NFUSED Application Instructions
If the equipment manufacturer allows a variety of appropriate, interchangeable oils from various manufacturers, NFUSED can be used. This is the case with almost all automotive/truck engines, automotive/truck transmissions, industrial equipment, and firearms applications (see below for cases that NFUSED should NOT be used).
Application Chart - Click here for printable PDF file
Gasoline, Diesel and Propane Powered Engines
Racing engines, older engines or other engines operating in extreme conditions
Transmissions (Manual or Automatic)
Automotive Air Conditioning
Cooling System (Radiator)
Motorcycle Common sumps
Where not to use NFUSED
Although NFUSED is great for automotive, industrial, and firearms,
there are a few cases where NFUSED should not be used:
- Equipment manufacturer warranty instructions should always be followed.
- If the equipment manufacturer specifies that you must use only non-detergent oil, NFUSED should NOT be used. Non-detergent oil allows deposits to build up over time. When a product with even a small amount of detergency is introduced after extended use of non-detergent oil, the deposits may be cleansed so rapidly that it will clog the system.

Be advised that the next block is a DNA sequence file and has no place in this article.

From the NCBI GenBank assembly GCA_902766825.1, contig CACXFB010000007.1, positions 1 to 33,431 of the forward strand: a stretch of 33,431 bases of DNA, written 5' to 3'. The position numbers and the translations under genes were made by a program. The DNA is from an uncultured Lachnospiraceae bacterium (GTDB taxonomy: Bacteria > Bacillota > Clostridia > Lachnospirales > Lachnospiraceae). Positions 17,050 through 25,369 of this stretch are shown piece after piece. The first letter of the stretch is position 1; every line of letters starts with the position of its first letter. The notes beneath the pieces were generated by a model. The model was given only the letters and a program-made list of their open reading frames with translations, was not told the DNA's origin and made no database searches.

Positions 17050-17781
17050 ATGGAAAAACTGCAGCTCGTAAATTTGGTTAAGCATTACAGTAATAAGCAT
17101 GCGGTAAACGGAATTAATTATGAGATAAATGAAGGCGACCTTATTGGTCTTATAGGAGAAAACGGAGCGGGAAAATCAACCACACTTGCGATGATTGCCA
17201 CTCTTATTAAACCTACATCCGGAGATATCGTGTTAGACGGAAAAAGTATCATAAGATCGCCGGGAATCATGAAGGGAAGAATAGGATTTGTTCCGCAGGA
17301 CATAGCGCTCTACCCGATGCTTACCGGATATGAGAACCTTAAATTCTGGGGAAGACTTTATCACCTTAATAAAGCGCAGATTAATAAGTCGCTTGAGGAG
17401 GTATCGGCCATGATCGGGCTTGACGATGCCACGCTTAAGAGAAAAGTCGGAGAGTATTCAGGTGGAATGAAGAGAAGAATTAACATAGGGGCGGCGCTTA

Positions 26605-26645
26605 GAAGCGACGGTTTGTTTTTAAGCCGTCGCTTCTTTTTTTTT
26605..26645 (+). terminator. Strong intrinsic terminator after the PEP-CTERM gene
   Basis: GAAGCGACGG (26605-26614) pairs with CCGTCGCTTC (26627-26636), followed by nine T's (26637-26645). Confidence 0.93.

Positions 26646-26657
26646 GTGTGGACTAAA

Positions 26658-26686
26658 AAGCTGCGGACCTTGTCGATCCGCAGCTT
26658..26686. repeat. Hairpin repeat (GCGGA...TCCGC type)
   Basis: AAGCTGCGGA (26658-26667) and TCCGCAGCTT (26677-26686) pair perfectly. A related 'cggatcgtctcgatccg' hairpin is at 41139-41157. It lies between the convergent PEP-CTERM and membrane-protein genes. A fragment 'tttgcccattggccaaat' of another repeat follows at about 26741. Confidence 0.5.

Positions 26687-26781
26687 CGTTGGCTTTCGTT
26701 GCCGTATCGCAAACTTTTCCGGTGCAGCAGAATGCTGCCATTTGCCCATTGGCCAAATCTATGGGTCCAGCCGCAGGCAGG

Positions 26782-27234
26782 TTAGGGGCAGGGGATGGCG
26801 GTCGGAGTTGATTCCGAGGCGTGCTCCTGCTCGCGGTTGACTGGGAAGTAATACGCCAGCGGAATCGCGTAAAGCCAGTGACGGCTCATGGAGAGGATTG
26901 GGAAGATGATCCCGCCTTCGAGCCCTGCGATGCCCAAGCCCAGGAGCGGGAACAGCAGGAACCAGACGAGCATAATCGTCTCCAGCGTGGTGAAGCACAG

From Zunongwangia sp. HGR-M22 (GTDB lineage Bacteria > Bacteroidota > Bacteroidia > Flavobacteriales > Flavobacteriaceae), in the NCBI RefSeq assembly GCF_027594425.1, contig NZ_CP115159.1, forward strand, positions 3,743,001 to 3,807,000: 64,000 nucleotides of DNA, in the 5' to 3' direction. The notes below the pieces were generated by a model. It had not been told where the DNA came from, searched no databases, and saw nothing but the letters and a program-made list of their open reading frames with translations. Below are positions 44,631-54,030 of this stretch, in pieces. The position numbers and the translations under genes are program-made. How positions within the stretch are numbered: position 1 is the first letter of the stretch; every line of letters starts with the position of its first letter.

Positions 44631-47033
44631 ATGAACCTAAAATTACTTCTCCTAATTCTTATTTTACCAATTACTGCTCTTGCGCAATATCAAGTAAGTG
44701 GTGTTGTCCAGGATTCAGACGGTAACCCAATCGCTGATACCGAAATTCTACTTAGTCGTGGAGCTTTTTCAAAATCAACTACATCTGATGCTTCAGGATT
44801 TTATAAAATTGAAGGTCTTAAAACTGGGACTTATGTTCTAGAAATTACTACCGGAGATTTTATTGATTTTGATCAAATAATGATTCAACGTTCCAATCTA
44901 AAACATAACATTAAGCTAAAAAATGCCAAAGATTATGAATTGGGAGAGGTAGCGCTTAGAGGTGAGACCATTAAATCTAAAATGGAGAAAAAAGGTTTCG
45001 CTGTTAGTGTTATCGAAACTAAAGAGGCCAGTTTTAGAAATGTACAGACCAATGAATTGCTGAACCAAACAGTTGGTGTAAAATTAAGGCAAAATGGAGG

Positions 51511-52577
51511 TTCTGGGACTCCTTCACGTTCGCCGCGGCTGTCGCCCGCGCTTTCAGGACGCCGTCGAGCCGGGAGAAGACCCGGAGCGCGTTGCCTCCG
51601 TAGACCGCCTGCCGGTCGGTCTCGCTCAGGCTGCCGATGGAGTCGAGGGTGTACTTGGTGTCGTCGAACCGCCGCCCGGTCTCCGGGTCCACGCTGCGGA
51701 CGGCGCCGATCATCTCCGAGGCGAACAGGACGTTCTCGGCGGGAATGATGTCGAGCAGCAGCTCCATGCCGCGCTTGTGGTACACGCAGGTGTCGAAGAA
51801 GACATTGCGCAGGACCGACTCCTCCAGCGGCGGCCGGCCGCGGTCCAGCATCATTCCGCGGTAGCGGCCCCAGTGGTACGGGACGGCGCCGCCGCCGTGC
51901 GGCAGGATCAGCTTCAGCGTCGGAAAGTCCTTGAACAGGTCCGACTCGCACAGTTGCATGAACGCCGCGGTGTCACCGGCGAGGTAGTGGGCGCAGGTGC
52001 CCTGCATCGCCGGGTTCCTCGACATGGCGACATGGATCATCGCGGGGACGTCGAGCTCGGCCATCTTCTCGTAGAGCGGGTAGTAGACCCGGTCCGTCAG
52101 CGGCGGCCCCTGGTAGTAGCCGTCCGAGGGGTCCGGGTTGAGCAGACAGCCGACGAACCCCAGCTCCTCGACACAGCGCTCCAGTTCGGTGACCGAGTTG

- If an equipment manufacturer specifies that you must use only one unique lube from a single source, NFUSED should NOT be used. This is true for any equipment, including firearms, air or pellet guns, automotive/transportation equipment and industrial equipment.
- If the equipment manufacturer specifies that you must avoid synthetic, parasynthetic or chlorinated lubricants, NFUSED should NOT be used.
- NFUSED is NOT compatible with polycarbonate.
- NFUSED should NOT be added to brake fluid or similar fluids.